I believe strongly that pathological narcissism is a degenerative disease.

    When I published my 3rd book in 2011...I got a letter from her: "I can never be truly proud of you because I'm not part of your artistry".

    You got that, mom. There would be no 'artistry' as she calls it IF I let her near my writing. As a narcissist she would take it all for herself. What narcissism means in practice is a dis-respect of everyone around you. You are Queen and everything must serve you. Even if you have nothing to do with buttkiss.

    8 years of therapy showed only one thing. Path. narcissism only gets worst with age. They get more entrenched and meaner. On the other end, we get healthier...but we do have to remember the fleas from the old dog. That is a life time issue I believe.

    But life away from the PN is beautiful, fruitful and worth living. Except for the abject slavery around her for her 'goodies' I really wonder what these people have to live for except to demean others each day.

    Lady Nyo

    ReplyDelete
    Replies
    1. I have missed hearing from you, LadyNyo! If anyone can write about the narcissistic mother, it's yourself. Hard for most people to even imagine that at 93, your mother is still trying to punish you. To hurt you. The "disinheritance" thing is an assault weapon used to hurt their children. Even if you don't give a damn about the inheritance, SHE thinks you do and THAT gives her satisfaction.

      You can be very sure that your mother would steal your artistry if she could, never giving mention to you as the author nor appreciation for your contributions. It's happened before and it will happen again, sad to say. Narcissistic mothers have no compunction against serving themselves, even at the cost of ruining a relationship with her daughter.

      I appreciate your comments about narcissism worsening as people age. There's several articles on the web right now, suggesting otherwise. Suggesting people get better overtime and if they do (this is my opinion), they weren't pathological narcissists to begin with. Narcissistic perhaps but malignant narcissism is a different ballgame altogether. Compare it to psychopathy...

      It's good to hear from you around Mother's Day, which I hope was beautiful and loving for yourself.

      Hugs,
      CZ

      p.s. I stop by your blog once in awhile to read your lovely writing. Beautiful and sensitive as always. How YOU came from a hard-hearted woman is a sheer mystery. <3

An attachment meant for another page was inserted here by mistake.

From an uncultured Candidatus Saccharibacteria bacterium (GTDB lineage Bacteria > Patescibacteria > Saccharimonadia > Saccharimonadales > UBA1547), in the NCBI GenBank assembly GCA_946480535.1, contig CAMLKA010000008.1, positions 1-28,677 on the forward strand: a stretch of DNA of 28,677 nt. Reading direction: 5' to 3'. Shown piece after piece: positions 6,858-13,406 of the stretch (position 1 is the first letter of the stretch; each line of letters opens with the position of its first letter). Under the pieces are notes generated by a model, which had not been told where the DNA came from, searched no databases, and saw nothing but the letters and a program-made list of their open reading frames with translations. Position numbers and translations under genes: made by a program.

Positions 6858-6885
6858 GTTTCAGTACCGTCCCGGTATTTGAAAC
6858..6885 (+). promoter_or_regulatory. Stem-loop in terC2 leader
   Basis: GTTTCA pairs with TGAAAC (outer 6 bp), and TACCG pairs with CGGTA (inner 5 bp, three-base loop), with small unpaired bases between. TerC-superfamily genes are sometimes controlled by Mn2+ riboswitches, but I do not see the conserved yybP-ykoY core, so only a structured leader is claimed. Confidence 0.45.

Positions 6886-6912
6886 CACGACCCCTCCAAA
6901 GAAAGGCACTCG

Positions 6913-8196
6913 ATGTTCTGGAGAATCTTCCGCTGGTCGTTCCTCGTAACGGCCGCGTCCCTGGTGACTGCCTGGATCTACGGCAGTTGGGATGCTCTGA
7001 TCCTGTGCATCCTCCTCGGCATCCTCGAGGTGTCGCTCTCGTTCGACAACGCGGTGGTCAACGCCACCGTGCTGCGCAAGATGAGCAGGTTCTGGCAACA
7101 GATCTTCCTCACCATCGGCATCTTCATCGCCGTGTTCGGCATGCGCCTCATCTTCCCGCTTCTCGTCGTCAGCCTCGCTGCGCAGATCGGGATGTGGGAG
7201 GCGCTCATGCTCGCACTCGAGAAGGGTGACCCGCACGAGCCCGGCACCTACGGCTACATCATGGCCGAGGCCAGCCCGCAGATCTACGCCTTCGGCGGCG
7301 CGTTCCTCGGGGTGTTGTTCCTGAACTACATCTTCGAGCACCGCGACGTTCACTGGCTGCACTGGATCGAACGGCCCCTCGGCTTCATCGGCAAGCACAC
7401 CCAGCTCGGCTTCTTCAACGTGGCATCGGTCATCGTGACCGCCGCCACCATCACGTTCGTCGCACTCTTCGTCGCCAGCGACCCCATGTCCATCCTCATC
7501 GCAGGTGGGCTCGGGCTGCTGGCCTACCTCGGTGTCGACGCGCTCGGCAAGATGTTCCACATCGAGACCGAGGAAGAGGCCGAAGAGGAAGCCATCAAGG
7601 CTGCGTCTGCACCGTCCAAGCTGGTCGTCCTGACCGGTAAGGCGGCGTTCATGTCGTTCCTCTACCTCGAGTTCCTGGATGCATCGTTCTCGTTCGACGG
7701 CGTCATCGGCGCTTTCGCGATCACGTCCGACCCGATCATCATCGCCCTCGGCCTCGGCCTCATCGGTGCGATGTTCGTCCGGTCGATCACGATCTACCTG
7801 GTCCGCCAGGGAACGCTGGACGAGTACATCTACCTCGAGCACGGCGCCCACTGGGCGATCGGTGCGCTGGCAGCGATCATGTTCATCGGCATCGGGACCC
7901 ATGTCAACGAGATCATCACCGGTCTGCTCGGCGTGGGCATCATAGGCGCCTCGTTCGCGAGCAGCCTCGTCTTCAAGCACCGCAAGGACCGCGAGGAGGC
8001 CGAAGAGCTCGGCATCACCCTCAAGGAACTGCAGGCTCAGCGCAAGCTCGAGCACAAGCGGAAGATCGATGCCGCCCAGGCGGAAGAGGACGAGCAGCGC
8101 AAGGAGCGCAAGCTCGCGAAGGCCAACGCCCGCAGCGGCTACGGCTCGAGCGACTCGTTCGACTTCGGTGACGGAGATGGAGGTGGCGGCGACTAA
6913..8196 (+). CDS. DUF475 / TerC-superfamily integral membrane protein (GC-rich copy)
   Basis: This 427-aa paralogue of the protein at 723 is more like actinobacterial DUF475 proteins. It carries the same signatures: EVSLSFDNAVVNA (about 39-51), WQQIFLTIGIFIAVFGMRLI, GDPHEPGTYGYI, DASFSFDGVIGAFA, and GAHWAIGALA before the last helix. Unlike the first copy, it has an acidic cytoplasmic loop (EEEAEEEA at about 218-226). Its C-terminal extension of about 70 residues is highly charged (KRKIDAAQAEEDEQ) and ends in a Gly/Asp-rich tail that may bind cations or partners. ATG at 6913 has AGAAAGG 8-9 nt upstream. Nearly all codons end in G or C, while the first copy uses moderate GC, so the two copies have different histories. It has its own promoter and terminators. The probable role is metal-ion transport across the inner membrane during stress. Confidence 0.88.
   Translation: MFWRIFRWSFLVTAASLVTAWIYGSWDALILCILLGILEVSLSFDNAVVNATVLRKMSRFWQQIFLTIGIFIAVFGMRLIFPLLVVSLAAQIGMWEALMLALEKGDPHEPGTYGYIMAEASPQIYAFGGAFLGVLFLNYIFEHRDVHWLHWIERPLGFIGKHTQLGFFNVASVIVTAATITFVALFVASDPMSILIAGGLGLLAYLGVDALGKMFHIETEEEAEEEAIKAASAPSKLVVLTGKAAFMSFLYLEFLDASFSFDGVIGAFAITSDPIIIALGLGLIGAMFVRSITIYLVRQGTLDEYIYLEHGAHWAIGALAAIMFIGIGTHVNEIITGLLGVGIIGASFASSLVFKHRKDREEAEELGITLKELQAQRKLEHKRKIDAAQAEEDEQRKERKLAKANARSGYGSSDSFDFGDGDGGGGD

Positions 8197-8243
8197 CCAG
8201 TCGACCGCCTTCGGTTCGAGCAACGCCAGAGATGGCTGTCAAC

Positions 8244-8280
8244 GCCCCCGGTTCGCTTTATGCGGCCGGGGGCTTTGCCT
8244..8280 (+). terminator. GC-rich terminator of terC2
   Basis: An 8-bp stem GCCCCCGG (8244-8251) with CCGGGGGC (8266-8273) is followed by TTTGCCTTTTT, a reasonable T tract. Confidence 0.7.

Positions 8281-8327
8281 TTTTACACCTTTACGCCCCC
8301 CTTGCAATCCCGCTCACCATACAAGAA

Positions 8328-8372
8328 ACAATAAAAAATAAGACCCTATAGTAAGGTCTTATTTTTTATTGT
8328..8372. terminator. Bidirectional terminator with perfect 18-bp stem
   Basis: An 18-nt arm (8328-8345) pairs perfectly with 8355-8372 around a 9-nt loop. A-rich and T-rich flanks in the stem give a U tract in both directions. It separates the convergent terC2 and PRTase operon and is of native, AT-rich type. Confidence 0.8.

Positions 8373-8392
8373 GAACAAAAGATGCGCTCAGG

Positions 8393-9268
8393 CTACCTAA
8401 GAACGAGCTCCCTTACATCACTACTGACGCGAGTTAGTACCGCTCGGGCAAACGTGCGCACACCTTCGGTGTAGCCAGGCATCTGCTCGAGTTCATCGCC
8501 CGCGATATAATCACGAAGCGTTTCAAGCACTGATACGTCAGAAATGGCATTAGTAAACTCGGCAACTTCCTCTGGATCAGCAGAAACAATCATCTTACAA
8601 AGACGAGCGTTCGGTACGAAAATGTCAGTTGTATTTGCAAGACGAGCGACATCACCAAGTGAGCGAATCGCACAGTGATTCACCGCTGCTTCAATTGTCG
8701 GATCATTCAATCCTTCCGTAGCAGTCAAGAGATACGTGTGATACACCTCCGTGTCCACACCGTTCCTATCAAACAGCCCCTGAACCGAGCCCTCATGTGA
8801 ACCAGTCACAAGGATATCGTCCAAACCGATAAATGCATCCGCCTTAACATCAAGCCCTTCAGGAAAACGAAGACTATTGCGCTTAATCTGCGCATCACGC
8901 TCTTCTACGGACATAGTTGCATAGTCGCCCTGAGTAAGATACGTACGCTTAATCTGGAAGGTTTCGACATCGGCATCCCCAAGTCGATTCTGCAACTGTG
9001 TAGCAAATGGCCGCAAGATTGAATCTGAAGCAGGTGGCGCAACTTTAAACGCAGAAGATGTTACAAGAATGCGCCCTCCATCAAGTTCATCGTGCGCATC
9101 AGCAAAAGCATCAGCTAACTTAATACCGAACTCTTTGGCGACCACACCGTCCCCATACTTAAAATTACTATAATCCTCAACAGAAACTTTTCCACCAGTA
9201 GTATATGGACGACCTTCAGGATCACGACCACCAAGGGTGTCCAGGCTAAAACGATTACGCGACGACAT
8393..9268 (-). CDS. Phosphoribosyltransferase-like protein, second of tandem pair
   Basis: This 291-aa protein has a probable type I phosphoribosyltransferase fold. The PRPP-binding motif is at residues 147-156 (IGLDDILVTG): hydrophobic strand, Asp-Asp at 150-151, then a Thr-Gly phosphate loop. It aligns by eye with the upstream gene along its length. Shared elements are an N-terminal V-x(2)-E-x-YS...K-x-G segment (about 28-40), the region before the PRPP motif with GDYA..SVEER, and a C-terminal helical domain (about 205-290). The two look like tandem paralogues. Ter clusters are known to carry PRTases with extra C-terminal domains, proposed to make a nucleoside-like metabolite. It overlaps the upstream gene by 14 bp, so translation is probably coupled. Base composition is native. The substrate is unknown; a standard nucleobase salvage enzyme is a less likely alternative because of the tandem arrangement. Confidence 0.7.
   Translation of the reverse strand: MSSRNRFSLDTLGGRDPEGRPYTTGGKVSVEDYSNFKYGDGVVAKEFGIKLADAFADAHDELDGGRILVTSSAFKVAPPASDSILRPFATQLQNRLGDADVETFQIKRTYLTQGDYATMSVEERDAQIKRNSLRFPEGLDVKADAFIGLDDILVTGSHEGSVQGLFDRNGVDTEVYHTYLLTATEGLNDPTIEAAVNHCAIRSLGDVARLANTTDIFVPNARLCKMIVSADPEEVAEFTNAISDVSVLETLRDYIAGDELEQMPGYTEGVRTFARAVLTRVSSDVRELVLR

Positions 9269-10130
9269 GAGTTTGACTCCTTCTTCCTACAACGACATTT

Delete
  5. Dear CZ....I missed your response to my posting on your blog, but as always, you are supportive and encouraging...and that is what we maimed daughters need. Support.

    Others have seen her pix when they googled her name, and came away rather shocked. Or perhaps not shocked, but well, her smile didn't mount to her eyes. And an great dose of meanness in the countenance.

    I think that a true pathological narcissist puts on a scowl, a 'leave me alone bitch' face, something to scare people away, or perhaps those that she doesn't value at all, and at the same time, complains of lonliness. Of Course! When you run your life as if people's value are only to serve you, what can you think?

    And...I can testify that at 93, she hasn't slacked up one bit. She's spewing hatred to beat the band. They do get worse, but I think it is because they are still fighting with dead people..trying to rearrange history where they are justified in their actions and beliefs.

    And...when the pathology crosses with sadism in some form, it becomes malignant narcissism. Just my opinion from the study of the NM and a few other likely candidates. And I believe sadism is the ultimate weapon of such a narcissist. They have no civil boundaries...they have no respect for the person at the other end of their mouths.

    We are scarred forever by their behavior. But that doesn't mean that our scars will keep us from growing...we just have to attend the wounds and know that they are from the past...or still from the present, but we have an ability to understand (finally) what these narcissists are all about. And our best and only revenge actually, is within the creativity that lurks inside of us, pushed down by the constant maiming of the narcissist, by the amount of energy we expel to try to not drown in their vemon.

    I think we are blessed, when we are not destroyed by the NM. We have been through a particular Hell, and we have survived...hopefully wiser.

    I can't push the benefits of No Contact more strongly. I started out three years ago on this path, and faltered a number of times, but when I did, I fast realized that there was NO CHANGE in the NM, none at all...in fact, she had gotten worse. There was nothing to play with, nothing to take to your heart. Her revenge (and this is from a life-time of struggle between us) has been refined, has gotten more perverse.